Influence of media, nitrogen sources, and N-serve on growth of container grown Callistephus chinensis "Pink Princess"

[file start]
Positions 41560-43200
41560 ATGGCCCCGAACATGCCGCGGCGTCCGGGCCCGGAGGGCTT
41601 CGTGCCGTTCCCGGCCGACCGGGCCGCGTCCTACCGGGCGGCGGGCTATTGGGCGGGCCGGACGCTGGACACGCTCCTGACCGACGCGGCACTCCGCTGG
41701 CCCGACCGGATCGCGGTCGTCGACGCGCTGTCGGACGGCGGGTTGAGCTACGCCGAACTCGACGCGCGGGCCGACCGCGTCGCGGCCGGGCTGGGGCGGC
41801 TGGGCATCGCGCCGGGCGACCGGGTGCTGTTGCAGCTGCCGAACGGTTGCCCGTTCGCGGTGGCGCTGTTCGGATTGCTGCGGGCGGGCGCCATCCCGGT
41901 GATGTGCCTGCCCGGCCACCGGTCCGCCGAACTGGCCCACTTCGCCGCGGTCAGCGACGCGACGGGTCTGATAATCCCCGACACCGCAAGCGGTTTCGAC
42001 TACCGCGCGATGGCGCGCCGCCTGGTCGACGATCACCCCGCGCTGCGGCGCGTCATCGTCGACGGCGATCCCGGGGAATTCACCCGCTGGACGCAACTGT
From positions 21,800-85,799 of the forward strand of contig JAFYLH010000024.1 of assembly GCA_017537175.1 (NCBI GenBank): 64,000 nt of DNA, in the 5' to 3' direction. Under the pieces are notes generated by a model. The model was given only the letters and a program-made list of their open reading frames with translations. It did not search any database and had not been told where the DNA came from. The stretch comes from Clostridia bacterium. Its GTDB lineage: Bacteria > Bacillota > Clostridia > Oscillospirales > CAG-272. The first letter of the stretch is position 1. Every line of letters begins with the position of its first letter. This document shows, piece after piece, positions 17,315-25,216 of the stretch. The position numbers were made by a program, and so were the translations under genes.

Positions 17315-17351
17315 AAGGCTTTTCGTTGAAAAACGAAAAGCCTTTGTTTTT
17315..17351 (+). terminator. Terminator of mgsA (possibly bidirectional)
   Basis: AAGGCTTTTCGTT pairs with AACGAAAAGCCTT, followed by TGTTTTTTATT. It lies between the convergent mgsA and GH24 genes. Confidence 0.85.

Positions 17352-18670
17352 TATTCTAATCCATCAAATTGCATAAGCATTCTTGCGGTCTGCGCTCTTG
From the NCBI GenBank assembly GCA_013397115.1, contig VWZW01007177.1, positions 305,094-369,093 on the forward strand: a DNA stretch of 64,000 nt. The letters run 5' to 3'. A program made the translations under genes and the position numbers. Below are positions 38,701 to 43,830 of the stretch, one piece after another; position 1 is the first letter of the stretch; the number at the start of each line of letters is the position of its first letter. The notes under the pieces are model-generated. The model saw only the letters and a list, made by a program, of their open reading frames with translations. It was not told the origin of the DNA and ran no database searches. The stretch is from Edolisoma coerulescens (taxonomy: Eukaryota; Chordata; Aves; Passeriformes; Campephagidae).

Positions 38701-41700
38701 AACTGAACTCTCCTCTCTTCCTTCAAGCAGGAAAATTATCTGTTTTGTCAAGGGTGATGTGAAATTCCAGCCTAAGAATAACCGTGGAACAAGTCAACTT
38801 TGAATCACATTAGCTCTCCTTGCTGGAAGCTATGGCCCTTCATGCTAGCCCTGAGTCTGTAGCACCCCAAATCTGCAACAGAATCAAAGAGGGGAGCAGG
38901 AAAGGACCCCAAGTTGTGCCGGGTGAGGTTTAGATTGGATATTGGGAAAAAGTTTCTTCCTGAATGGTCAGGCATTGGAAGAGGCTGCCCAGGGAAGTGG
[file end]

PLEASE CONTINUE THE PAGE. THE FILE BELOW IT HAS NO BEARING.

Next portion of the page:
In commercial nursery crop production, several advantages can be derived from growing plants in containers, however, large volumes of material are required to fill these containers. Because physical characteristics of most natural soils are not completely desirable for container-growing, amendments are usually added to improve the growth of plants. Plants are also frequently grown in mixes entirely devoid of natural soil. Although peat is the most commonly used amendment, the list is long and diverse. Soilless media have a lower capacity for fixing and storing nutrients so they have to be fertilized earlier and more frequently. Efficient methods of supplying nutrients for plant uptake are needed in containers, not only because of the low storage ability of the substrates, but also because large quantities of water are added to a relatively small volume of media which can lead to high leaching losses. Several approaches have been taken to improve the efficiency of nutrient uptake and use by plants. This can be achieved by reducing nutrient losses from the soil-crop root system and by regulating nutrient use by the plant. Generally speaking, four major approaches have been used and these are: 1. Supplying soluble fertilizers at regular intervals to the plants (i.e., split dressings). 2. Development of fertilizer compounds of limited water solubility (e.g., I.B.D.U.). 3. Altering the nature of soluble material so as to retard their release in the soil solution (e.g., Osmocote). 4. Development of chemical additives to control soil microbial activities affecting the release of fertilizer nutrients (e.g., nitrification inhibitor). The present study was designed to study the effects of three commercial New Zealand container mixes (peat/sand (1:1), peat/sand/sawdust (1:1:1) and peat/sand/soil (1:1:1), and four kinds of fertilizers (urea (NH₄)₂S0₄' IBDU and osmocote), and their interactions with a nitrification inhibitor (N-Serve) on the growth of Callistephus chinensis "Pink Princess" (Asters). The various container mixes were characterised physically and chemically so as to relate these properties to subsequent performance of Aster plants in the various mixes.... [Show full abstract]